Description of contents: programme
This is an advanced class on international politics in which several topics with practical examples will be presented, discussed and analyzed from a political science point of view, but integrating of with views of adjacent fields in social sciences and humanities. The objective of the course is to provide students with adequate instruments for the theoretical and empirical analysis of structures, processes and outcomes in international politics, integrating the national and the international level, and therefore such cases will be studied in great depth, and the standard analytical instruments of political science to study them will be trained and contrasted with the methodologies of adjacent fields. This includes practical research by the students themselves: engagement with existing literature and results, formulating research questions, hypotheses, gathering empirical information, sorting it, analyzing and interpreting it. Presentation and discussion of results in oral and written form.
Learning activities and methodology
Lectures: In the lectures we will discuss the readings and the critical evidence needed to test the main theories. Reduced lectures: Each week we will have presentations, debates based on the readings and discussions of the essays. Students will have to participate actively in class.
Assessment System
  • % end-of-term-examination 40
  • % of continuous assessment (assigments, laboratory, practicals...) 60
Basic Bibliography
  • Bardhan, P. . Awakening Giants, Feet of Clay: Assessing the Economic Rise of China and India. Princeton University Press. 2010.
  • Baylis, J., S. Smith and P. Owens. The Globalization of World Politics, 7th ed. . Oxford University Press. 2017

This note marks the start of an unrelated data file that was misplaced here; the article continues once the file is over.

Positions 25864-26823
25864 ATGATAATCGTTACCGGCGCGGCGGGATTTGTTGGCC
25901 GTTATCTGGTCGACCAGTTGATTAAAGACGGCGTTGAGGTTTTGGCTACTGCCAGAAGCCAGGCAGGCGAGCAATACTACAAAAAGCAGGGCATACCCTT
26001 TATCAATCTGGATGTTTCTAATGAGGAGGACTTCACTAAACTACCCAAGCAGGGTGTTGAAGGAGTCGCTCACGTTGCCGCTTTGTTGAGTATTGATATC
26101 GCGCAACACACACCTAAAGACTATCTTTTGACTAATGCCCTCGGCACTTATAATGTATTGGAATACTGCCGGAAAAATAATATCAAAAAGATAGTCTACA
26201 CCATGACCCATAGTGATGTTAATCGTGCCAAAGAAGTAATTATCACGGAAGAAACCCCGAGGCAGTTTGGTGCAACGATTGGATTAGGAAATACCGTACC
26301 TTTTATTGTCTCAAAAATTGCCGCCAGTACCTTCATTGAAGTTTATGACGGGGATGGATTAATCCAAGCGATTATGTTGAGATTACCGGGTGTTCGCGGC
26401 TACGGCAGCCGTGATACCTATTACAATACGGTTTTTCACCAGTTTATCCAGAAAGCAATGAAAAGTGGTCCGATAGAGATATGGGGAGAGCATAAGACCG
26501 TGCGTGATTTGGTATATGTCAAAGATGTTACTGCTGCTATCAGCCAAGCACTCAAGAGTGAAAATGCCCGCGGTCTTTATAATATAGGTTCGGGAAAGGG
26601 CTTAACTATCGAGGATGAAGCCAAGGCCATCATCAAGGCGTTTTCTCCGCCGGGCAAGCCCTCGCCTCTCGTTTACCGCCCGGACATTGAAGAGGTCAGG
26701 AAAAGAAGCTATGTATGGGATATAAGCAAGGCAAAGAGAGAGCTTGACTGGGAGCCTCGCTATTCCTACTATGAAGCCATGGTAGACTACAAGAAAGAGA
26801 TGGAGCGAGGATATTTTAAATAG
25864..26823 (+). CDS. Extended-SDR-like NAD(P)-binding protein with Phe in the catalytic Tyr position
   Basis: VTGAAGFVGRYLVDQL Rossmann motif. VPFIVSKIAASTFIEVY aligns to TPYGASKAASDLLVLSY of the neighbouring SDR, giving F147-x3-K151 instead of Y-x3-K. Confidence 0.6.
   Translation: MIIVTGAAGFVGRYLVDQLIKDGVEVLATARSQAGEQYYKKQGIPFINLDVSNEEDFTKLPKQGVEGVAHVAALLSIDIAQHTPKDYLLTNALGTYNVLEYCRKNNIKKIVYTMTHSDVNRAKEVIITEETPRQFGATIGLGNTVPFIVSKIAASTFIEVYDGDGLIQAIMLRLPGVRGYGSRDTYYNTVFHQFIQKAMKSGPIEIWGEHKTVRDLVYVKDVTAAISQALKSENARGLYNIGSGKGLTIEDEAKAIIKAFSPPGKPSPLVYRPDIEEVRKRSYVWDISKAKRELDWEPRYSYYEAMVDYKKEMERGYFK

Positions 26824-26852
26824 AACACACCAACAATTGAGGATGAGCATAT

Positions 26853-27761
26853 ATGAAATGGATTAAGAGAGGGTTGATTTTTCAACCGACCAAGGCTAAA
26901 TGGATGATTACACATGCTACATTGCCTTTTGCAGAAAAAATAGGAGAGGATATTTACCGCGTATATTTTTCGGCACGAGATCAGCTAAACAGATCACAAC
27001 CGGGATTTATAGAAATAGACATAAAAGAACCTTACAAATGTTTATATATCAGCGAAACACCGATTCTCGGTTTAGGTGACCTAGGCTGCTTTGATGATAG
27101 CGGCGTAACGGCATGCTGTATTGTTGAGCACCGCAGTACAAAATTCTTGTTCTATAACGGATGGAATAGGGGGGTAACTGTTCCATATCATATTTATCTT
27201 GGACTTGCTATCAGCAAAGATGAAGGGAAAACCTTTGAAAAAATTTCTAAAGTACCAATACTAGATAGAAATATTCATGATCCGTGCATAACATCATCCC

• Campos, J. E. and H. L. Root . The Key to the Asian Miracle: Making Shared Growth Credible. Brookings Institution Press. 1996
  • Diamond, L. and Plattner, M. F. (eds.). Democratization and Authoritarianism in the Arab World. Johns Hopkins University Press. 2014
  • Elbadaw, I. and Makdisi, S. (eds). Democratic Transitions in the Arab World. Cambridge University Press. 2017.
  • Evans, P. . Embedded Autonomy: States and Industrial Transformation. Princeton University Press. 1995
  • Fraihat, I. . Unfinished Revolutions: Yemen, Libya, and Tunisia after the Arab Spring. Yale University Press. 2016
  • Frankel, F. R. . India's Political Economy 1947-2004, 2nd ed.. Oxford University Press. 2004
  • Guthrie, D. . China and Globalization, 3rd ed. . Routledge. 2012
  • Hastedt, G. P. . American Foreign Policy: Past, Present, and Future, Tenth ed.. Rowman & Littlefield. 2015.
  • Levitsky, S. and K. M. Roberts. The Resurgence of Latin American Left. The Johns Hopkins University Press. 2011
  • Lingle, C. . The Rise and Decline of the Asian Century: False Starts on the Path to the Global Millennium. I.B.Tauris. 1998.
  • Morone, James A. and Kersh, R.. By The People. Debating American Government. 3rd ed.. Oxford University Press. 2016.
  • Norris, P. . Why Electoral Integrity Matters. Cambridge University Press. 2014